Italian and Italian-American cooking are obviously related, but much more different than I’d expected. The difference might be summarized thus: in Italian American cooking, you want to add as much to the plate as you can—more meat balls, more sausages, more sauce, more cheese, hey, what about some mozzarella as well? In Italian cooking, you want to add as little as possible. The challenge is to locate a good ingredient and prepare it as beautifully and simply as possibly. This is especially true with seafood; there Bill Bufordare Italians who believe that a little lemon on your fish is ruining the dish. (If it’s good and fresh, why do anything at all?) So, the way to cook meat: first, you start with good meat, and then you grill it. Nothing else. Or a vegetable, an eggplant for instance: grilled then drizzled with good (that is, very good) olive oil and some lemon. You might serve your pasta with butter, but it’s only a little butter and, say, one leaf of sage (and only one). Even the pasta itself: it’s really just flour and eggs (but very good eggs). Italian cooking is all about the ingredients.
As for food celebrities: there are food celebrities in both Italy and America. Who knows why? It’s a kitchen moment all over the world.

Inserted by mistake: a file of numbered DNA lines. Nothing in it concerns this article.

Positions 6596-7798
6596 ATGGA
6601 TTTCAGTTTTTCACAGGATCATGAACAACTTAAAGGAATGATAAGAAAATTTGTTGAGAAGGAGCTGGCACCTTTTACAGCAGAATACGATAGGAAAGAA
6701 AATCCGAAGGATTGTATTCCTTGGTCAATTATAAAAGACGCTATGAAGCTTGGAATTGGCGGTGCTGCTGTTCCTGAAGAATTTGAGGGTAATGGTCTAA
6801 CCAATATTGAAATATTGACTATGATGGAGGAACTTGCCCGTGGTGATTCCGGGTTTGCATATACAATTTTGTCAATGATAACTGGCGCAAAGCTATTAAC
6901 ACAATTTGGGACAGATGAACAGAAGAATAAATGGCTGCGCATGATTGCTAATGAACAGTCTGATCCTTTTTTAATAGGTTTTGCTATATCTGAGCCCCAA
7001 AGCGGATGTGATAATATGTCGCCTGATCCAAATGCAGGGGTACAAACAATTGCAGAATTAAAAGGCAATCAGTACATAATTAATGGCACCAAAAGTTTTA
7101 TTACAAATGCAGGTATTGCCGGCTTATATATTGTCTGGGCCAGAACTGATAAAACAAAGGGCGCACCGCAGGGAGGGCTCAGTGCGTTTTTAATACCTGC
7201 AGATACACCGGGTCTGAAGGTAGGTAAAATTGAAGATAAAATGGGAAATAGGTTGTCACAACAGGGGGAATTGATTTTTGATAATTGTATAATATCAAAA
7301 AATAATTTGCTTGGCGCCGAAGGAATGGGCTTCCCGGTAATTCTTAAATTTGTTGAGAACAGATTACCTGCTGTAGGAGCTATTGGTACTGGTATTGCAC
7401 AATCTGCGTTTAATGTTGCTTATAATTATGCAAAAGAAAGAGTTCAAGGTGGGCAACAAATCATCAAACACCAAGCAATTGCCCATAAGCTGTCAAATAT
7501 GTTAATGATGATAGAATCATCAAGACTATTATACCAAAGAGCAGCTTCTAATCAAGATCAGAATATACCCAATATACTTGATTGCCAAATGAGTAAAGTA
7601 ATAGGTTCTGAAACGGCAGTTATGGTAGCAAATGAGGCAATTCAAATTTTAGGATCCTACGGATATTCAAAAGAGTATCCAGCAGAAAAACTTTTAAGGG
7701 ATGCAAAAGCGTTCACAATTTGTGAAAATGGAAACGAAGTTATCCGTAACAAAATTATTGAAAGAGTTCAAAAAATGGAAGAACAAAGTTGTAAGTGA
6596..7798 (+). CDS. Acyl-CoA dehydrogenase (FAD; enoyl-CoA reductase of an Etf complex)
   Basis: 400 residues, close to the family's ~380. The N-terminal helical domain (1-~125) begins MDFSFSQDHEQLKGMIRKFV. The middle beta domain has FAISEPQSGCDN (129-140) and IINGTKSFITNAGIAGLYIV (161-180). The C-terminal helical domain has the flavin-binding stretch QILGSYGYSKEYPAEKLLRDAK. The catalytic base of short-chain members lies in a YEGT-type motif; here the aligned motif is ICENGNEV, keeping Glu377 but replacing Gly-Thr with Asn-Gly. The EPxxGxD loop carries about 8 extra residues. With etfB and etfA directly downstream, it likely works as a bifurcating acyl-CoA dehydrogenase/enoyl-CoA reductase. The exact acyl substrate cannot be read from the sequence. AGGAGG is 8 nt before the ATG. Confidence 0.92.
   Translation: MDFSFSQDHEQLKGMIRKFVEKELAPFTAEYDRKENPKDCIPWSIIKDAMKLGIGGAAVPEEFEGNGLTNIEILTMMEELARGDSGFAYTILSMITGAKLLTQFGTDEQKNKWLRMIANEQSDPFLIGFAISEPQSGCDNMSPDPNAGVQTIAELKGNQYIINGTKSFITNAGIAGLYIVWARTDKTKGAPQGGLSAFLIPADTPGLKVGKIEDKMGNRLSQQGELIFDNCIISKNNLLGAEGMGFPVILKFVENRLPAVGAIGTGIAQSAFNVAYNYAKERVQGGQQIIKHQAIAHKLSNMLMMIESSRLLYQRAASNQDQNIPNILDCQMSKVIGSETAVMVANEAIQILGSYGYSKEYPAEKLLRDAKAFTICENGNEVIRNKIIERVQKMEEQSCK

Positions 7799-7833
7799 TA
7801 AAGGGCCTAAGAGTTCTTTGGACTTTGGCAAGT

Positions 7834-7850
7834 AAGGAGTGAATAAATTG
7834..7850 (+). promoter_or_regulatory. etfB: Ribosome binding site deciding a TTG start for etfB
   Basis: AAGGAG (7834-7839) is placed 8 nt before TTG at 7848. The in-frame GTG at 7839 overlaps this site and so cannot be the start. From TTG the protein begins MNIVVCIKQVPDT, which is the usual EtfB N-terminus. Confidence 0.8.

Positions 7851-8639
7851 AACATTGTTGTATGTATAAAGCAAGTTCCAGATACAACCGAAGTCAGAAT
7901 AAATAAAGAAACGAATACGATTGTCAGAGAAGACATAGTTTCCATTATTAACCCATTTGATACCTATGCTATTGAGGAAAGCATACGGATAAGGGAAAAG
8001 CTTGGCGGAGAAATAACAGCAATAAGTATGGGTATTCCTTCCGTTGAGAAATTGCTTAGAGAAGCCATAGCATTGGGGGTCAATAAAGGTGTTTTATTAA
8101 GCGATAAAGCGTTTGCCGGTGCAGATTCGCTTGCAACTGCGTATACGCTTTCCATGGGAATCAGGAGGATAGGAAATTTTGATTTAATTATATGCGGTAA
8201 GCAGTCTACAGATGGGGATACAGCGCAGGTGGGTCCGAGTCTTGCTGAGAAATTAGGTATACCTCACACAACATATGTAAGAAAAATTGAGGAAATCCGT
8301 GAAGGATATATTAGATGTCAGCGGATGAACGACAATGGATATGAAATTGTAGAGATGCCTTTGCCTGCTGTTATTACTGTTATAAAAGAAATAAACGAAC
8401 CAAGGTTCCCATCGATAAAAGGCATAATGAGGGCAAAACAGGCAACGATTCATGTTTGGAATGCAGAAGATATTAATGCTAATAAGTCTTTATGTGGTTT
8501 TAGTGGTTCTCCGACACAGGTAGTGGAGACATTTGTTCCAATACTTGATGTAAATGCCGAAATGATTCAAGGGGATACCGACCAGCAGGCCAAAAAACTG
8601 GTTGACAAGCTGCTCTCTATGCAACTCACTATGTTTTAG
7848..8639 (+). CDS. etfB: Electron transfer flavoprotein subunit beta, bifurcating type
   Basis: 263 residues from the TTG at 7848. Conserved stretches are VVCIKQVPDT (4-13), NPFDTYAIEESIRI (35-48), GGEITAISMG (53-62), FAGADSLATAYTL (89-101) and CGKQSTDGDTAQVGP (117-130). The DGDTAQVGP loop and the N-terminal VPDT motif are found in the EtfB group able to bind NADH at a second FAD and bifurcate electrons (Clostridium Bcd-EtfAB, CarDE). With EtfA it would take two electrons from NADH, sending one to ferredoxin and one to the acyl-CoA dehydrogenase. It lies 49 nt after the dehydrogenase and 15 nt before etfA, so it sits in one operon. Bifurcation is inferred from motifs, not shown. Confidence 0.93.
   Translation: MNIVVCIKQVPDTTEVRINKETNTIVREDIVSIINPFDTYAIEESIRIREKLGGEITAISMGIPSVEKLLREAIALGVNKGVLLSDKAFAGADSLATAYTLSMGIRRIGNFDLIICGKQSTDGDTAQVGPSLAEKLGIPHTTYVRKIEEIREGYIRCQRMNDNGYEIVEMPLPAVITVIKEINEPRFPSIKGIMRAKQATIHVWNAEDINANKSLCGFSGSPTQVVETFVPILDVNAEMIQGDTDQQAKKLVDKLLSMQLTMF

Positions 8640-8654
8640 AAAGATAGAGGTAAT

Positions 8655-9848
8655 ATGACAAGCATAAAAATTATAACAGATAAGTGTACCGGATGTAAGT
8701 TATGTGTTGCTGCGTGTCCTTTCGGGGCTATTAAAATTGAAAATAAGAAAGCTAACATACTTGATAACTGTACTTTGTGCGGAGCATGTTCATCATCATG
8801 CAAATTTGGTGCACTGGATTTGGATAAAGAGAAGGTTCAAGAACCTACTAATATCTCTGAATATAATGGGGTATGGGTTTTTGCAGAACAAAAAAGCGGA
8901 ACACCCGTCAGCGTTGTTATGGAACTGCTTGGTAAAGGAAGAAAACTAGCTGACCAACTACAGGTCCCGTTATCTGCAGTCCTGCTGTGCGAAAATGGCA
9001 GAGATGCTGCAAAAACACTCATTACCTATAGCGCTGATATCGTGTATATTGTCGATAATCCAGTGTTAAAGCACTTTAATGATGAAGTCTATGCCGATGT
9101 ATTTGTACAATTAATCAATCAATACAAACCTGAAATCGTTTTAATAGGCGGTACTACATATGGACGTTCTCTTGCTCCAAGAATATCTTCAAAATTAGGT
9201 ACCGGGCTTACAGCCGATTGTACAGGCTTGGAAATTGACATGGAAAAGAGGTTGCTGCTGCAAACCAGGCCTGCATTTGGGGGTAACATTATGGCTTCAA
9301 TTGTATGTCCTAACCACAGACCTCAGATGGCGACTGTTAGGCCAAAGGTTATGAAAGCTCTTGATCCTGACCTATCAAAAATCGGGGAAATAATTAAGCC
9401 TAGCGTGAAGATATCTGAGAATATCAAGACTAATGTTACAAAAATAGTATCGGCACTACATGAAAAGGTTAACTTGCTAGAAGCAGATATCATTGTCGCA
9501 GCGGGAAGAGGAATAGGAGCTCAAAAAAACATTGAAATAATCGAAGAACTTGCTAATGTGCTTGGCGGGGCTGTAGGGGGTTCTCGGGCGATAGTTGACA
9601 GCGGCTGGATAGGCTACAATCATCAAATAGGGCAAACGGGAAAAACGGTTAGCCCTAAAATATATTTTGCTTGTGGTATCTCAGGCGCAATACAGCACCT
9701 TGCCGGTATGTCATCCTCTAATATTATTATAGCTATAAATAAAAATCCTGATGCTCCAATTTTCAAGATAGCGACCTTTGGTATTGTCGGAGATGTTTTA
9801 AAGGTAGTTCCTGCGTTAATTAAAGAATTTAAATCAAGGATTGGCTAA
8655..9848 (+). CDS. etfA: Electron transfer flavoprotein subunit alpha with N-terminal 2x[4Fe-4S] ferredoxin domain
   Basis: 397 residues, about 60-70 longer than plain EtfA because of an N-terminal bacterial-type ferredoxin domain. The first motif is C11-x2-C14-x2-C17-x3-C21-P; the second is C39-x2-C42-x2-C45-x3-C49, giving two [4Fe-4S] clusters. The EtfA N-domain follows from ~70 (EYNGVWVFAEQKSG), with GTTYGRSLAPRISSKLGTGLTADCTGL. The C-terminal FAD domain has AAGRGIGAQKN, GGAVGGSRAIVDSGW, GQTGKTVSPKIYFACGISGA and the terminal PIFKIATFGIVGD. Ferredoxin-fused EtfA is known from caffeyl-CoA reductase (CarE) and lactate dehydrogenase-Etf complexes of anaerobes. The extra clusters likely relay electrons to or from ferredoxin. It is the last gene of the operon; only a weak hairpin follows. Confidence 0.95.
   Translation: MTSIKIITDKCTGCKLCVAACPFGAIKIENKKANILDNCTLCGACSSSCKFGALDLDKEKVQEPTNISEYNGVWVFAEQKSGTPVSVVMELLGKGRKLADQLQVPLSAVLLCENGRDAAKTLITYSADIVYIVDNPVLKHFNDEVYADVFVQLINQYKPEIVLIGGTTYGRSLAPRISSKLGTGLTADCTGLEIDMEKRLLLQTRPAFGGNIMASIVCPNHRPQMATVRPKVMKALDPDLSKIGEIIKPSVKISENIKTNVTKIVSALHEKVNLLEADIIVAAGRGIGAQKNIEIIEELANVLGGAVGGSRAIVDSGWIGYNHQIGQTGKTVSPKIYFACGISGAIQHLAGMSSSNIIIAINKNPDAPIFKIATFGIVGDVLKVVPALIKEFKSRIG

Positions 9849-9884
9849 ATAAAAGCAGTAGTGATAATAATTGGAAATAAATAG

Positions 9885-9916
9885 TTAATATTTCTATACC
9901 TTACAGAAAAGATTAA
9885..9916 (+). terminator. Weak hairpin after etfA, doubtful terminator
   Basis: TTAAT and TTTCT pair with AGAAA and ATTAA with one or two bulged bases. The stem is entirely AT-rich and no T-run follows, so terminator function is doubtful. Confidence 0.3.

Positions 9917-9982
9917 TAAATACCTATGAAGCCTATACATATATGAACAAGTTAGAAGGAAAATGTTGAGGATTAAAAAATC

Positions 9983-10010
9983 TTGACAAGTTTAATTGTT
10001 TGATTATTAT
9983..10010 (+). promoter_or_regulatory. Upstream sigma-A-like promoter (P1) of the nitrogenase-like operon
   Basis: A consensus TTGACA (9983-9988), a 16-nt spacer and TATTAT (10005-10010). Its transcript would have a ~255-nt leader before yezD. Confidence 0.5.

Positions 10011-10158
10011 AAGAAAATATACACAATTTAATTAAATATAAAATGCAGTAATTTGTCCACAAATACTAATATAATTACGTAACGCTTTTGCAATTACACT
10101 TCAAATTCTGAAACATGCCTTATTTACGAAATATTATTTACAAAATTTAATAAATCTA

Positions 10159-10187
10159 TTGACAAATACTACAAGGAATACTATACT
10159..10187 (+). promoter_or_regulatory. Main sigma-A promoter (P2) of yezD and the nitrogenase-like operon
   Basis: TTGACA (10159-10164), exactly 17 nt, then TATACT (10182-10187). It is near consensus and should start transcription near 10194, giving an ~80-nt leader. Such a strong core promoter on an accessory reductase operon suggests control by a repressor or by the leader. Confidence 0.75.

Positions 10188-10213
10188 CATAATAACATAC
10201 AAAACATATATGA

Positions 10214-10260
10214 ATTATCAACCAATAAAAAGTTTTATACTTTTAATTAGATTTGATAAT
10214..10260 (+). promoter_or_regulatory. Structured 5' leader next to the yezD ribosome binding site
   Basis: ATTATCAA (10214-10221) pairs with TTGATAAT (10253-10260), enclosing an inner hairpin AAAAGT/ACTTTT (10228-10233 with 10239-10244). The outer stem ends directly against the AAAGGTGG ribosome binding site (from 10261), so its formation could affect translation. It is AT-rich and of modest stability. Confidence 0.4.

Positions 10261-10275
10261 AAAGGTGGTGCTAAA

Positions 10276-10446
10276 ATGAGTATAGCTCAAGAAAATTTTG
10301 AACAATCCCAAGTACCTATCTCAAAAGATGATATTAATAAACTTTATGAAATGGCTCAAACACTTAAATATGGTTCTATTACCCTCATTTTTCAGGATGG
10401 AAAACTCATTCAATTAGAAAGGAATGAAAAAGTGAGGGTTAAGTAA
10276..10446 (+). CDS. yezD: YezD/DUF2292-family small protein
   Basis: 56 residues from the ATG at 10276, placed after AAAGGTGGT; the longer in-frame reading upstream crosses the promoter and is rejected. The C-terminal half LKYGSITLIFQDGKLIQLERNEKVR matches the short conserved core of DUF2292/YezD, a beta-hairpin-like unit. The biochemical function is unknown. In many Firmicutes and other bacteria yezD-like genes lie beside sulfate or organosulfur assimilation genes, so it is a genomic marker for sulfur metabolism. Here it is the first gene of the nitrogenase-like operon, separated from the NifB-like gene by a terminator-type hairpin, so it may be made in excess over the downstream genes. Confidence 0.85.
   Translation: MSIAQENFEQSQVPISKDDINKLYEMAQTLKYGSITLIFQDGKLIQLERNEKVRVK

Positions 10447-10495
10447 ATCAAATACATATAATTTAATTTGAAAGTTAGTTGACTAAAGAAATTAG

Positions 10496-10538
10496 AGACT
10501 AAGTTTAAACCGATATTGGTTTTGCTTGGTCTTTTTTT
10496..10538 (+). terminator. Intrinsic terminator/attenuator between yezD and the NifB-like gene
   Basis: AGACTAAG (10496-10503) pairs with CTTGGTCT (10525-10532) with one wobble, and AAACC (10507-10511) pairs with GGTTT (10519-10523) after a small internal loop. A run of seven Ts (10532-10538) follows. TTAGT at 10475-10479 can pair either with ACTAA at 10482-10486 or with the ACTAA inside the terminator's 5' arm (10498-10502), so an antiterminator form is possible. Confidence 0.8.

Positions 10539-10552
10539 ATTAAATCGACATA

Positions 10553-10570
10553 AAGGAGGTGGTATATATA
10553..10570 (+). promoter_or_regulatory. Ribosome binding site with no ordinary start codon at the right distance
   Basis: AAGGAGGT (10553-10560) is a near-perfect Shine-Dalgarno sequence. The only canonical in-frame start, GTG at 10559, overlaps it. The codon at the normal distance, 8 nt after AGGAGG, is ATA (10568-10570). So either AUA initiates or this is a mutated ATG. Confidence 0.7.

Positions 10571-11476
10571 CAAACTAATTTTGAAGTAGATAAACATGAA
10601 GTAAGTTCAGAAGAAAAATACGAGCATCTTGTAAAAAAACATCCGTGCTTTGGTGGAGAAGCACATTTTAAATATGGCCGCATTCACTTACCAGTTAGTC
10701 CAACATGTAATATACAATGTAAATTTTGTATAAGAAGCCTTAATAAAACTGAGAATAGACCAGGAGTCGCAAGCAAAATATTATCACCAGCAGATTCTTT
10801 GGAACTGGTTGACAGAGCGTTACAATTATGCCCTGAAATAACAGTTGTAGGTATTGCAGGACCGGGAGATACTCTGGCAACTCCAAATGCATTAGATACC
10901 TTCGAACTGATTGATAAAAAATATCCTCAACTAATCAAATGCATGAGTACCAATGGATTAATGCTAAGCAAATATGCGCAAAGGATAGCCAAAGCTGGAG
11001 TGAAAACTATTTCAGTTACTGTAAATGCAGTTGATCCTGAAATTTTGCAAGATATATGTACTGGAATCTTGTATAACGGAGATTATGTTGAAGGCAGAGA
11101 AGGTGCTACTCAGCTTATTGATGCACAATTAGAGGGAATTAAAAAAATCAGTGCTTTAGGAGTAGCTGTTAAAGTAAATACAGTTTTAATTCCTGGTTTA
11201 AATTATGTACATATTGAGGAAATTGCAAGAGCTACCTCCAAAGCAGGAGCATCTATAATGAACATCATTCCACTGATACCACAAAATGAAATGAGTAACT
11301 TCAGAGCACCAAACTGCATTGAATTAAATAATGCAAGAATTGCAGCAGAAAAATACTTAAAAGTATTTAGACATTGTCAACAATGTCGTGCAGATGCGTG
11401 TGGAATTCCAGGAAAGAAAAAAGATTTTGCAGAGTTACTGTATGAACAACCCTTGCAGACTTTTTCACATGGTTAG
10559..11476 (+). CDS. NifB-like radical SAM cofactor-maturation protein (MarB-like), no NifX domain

You pull no punches describing your subjects in this book. What sort of reactions have you had from Mario and Dario?
Both men have been very generous. After reading the book for the first time, Mario confessed to being ‘suitably weirded out’ and he ‘couldn’t believe the access we gave you,’ but was full of praise. ‘It was,’ he told me later, ‘like standing naked in a room full of mirrors for twenty-four hours.’
Dario doesn’t read English, so I don’t know his response to the book yet. He did, however, read an excerpt that appeared in the New Yorker. (That is, the excerpt was short enough that someone could have translated the whole thing and read it aloud to him.) He was delighted to have his butcher shop recognized in the magazine and described at such length; and especially delighted to find descriptions of the people who work there. (Dario’s response is in a letter that I’m about to frame and hang on the wall above my writing desk.)
After your intense education in cooking, how does it change the way you eat?